Improved sleep. When you are in a sympathetic state, your body is in high arousal and alertness, which can make it very difficult to sleep. Additionally, if you are not activating your PNS enough during the day, your body will not have had a chance to perform maintenance operations, such as digestion, cellular repair, and elimination of waste products. This will also make sleep very challenging because your entire physiology will be "out of whack."

Improved tolerance of stressful or emotional situations. The research showed that those who engaged in a yoga practice recovered much quicker, and easier, after stressful or emotionally charged events, rather than staying "stuck" in an overactive sympathetic state. This improved emotional flexibility seems to stem from increased activation of the PNS from yoga.


Reduced resting heart rate (HR). Your resting HR is how fast your heart contracts each minute to pump blood to your organs and tissues. A high resting HR is associated with cardiovascular issues since your heart is working extra hard each and every minute to move blood around your body. A low resting HR means that your heart is very efficient at transporting blood around your body. When you are in a sympathetic state, your HR naturally increases (again, see part 1 of this series for more information). However, your HR should ideally decrease to a typical level when you no longer need your SNS to be "on." If you have ANS imbalance, your HR may stay elevated because your SNS is stuck in the "on" position. The research has shown that yoga helps to lower your resting HR, likely through PNS activation, leading to a healthier heart.


Improved digestion. As discussed in part 1 of this series, PNS activation causes increased blood flow to internal organs, including your digestive organs. This increased blood flow stimulates maintenance processes, such as digestion and elimination. When your body digests foods and liquids appropriately, you are less likely to experience gas pains, constipation, diarrhea, or other digestive issues. Also, when your digestion is running smoothly, you are able to extract more nutrients from your food, leading to better overall health in your entire body. The improved digestion is correlated with increased PNS activity as seen in those who engaged in a yoga practice.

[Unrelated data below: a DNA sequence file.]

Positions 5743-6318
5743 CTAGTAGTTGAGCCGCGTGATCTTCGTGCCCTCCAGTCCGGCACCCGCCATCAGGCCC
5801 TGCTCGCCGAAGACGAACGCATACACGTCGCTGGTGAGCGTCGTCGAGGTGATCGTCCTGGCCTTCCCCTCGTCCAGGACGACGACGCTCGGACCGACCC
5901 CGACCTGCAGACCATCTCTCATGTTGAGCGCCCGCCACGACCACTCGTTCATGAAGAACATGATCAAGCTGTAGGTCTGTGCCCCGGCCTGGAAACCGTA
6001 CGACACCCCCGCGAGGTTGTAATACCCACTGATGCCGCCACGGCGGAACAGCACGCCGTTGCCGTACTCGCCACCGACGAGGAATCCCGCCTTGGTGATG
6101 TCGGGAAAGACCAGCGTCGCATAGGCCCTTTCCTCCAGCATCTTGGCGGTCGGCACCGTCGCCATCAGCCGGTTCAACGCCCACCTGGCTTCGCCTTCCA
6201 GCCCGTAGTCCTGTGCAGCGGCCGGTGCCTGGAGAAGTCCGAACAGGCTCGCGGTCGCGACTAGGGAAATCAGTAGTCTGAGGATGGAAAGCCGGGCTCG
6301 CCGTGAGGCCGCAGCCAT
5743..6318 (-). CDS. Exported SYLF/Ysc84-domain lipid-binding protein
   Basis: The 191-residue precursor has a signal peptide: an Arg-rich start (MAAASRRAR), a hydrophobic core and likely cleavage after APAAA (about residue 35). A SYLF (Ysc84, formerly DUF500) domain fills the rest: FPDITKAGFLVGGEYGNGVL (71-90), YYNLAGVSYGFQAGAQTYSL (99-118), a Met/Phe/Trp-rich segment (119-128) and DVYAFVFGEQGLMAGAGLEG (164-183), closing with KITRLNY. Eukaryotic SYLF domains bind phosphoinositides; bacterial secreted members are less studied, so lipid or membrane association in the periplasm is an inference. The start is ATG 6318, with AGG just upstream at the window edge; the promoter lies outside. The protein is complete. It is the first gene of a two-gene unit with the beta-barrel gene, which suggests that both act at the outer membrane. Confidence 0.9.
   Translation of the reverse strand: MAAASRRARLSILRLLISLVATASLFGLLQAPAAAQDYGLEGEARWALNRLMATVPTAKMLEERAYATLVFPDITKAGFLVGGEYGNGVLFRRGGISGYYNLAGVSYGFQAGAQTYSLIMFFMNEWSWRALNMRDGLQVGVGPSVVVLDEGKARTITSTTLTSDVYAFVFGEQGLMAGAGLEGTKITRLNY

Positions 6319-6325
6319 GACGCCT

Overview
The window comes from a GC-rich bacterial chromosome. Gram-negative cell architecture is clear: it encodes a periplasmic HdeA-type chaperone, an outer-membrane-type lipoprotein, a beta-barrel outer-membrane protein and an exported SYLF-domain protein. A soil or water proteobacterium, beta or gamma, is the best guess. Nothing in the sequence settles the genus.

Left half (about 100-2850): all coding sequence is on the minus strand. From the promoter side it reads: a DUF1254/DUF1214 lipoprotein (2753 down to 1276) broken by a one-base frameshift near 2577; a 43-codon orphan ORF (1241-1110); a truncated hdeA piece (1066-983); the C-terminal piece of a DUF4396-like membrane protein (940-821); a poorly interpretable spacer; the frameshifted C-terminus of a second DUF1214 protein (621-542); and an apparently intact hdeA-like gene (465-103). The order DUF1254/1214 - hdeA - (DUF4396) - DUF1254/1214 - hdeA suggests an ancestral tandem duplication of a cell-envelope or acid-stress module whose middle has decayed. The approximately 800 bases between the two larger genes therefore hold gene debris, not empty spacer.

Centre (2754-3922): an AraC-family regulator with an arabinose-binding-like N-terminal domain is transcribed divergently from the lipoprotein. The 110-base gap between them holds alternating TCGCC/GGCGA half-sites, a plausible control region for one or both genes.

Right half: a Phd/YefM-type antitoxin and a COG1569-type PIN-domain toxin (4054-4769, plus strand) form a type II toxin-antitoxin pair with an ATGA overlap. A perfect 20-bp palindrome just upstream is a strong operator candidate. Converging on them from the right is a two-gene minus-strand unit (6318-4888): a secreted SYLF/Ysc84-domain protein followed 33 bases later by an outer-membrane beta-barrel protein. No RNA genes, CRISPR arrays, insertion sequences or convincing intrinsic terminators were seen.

Inhibition of areas in the amygdala responsible for fear, aggression, and rage. Your amygdala is an almond-shaped mass deep within each cerebral hemisphere of your brain, and it is responsible for experiencing emotions such as anger, fear, and aggression. Imaging and electroencephalograpy (EEG) studies showed that individuals who participated in a yoga practice showed reduced activity in certain parts of the amygdala, leading to better management and more healthy expression of emotions. Activation of the amygdala occurs during sympathetic dominance since your nervous system "thinks" you are in danger. Yoga helps to increase activity in your PNS, which allows for inhibition of the amygdala. This can help to reduce feelings of rage and aggression.


Reduction of PTSD symptoms. Post-traumatic stress disorder (PTSD) is a mental health condition that is triggered by a terrifying, or extremely stressful, event. Symptoms can include flashbacks, nightmares, and extreme anxiety. Research has shown that a yoga practice decreased PTSD symptoms (specifically, re-experiencing, avoiding and numbing, and hyperarousal) when compared to a control group AND to a group that received traditional psychotherapy alone. These effects were maintained 15 months after the yoga intervention. The reduction in PTSD symptoms is correlated with increased PNS activity.


Summary